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01-05-2012, 10:48 PM
MLD Glue Guy
Join Date: Jan 2005
Location: BC, Canada
Country: Canada
Posts: 16,372
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The pool of goaltenders not yet selected in an ATD is very shallow

Ron Tugnutt

Played in 1999 All-Star Game
33rd in NHL Career Saves (Highest Available)
1st in GAA 1999
Made 70 saves in a 3-3 tie with Boston on March 21 1991

Legends of Hockey
He was selected 81st overall by the Quebec Nordiques in 1986 and was a solid backup for the club during his first three pro seasons. He was the first stringer in the early '90s when the club declined and was often one of the few bright lights on the team.

In March 1992 he was traded to the Edmonton Oilers where he was a solid back up to Bill Ranford. Tugnutt also played four games for Canada at the 1993 World Championships. A few weeks later he was claimed by the Mighty Ducks of Anaheim in the Expansion Draft. The steady netminder played well in 28 games before he was acquired by the Montreal Canadiens to provide insurance behind Patrick Roy.

After spending the entire 1995-96 season with the AHL's Portland Pirates, Tugnutt returned to the NHL with the Ottawa Senators. Playing the best hockey of his career, he and partner Damian Rhodes backstopped the club to the playoffs in 1997 and 1998. The next year he led the NHL with a 1.79 goals against average and took part in his first All-Star Game. The next year, he was sent to the Pittsburgh Penguins in return for Tom Barrasso and played 53 games for the expansion Columbus Blue Jackets in 2000-01. Tugnutt recorded four shutouts and 22 wins while playing a key role in the team's solid 71-point debut. The Scarborough native played two seasons with the Blue Jackets before being acquired by the Dallas Stars prior to the 2002-03 season.
John Garrett

1977 WHA 1st Team All-Star

Canucks Legends
With his shot at the NHL all but non-existent in the Hawks organization, Garrett signed with the WHA's Minnesota Fighting Saints. It was a great move for John. He not only got a hefty pay increase but also became a workhorse goalie in a league of higher caliber than the usual minor leagues.

"The WHA was good for me. They didn't pay much attention to defence. The good defencemen were well paid to stay in the NHL, so you had the John Arbors and Rick Smiths, guys who would the 5th or 6th defencemen in the NHL, and they were first or second on WHA teams."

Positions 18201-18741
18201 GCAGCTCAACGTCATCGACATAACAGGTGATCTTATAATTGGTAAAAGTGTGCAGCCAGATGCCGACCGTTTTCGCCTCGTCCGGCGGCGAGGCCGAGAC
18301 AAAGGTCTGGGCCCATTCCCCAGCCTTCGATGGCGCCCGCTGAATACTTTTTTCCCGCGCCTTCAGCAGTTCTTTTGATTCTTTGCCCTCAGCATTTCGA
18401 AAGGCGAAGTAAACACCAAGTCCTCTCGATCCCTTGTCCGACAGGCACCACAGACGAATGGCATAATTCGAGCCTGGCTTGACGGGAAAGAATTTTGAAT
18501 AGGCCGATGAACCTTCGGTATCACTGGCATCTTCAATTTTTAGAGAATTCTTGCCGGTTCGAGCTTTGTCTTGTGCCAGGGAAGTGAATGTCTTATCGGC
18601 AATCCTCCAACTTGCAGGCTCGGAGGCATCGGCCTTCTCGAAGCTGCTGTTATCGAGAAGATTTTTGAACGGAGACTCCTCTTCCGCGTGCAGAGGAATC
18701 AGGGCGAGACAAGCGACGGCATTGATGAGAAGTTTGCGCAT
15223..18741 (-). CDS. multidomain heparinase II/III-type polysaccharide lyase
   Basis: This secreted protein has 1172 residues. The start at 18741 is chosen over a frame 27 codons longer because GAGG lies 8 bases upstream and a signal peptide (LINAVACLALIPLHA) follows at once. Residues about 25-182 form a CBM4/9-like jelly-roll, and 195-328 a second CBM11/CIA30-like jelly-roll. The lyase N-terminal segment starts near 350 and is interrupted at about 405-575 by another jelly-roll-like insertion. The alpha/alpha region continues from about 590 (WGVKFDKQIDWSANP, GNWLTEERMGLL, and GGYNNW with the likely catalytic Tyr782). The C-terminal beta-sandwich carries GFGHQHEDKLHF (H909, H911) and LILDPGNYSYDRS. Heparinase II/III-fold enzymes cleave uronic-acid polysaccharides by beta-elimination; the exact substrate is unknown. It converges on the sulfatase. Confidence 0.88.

Despite the weak defense, Garrett gained respect as a strong goaltender who would often play the bulk of the games. In the WHA he played in 323 career games, playing almost .500 hockey with a record of 148-151-15. He had 14 shutouts (including a league high 4 in 1976-77) and a career 3.52 GAA.

Garrett played 6 strong years in the WHA - almost three full seasons with Minnesota before a stint with the Toronto Toros, 2 years with the Birmingham Bulls and one final season with the New England Whalers. The Whalers claimed Garrett as a priority selection when the team merged with the NHL in 1979.

Garrett went on to help the Whalers for 2 and 1/2 seasons in the NHL. Though his stats are less than impressive, they aren't indicative of his play. Garrett played strongly, especially in the Whalers first NHL season when they made the playoffs.

One of the most famous stories involving John Garrett came during the 1983 All Star Game. Garrett was acquired by the Canucks less than a week prior to the game. However Richard Brodeur, the Canucks number one goalie and all star representative, suffered a broken eardrum courtesy of a Dan Daoust wild shot. As a last minute replacement, Garrett was asked to fill in for the Campbell Conference All Stars despite playing the whole first half in the Wales Conference.

Garrett had a great game too, and was the favorite to win game MVP honors, which of course earns you a brand new car, except a guy named Gretzky put on a goal scoring clinic in the third period. Gretzky's 4 goals in one period instantly became all star legend.
Legends of Hockey
His next stop was the Toronto Toros of the same loop, and eventually with the same team when they were transplanted to Birmingham where they became the Bulls. It was there that "Chi Chi" (or "Cheech"), as he was called, came into his own. He was voted to the First All Star team in 1977 but slipped in the standings along with his team in 1977-78. It was during his stint in Alabama that John Bassett embarked upon his "Baby Bulls" project, ignoring the age restrictions of the NHL and drafting fuzzy-faced kids to man his arsenal. It prompted one writer to describe Garrett as "shell-shocked" under those arrangements! Often it was only his netminding heroics which kept the scores respectable!

Wherever he played he was popular with his teammates and the press. His quick wit and keen sense of humour kept his mates relaxed and often in stitches. Whether it was while he was with the New England Whalers (the NHL version was called the Hartford Whalers) or the Quebec Nordiques, compliments follow were continually directed his way.

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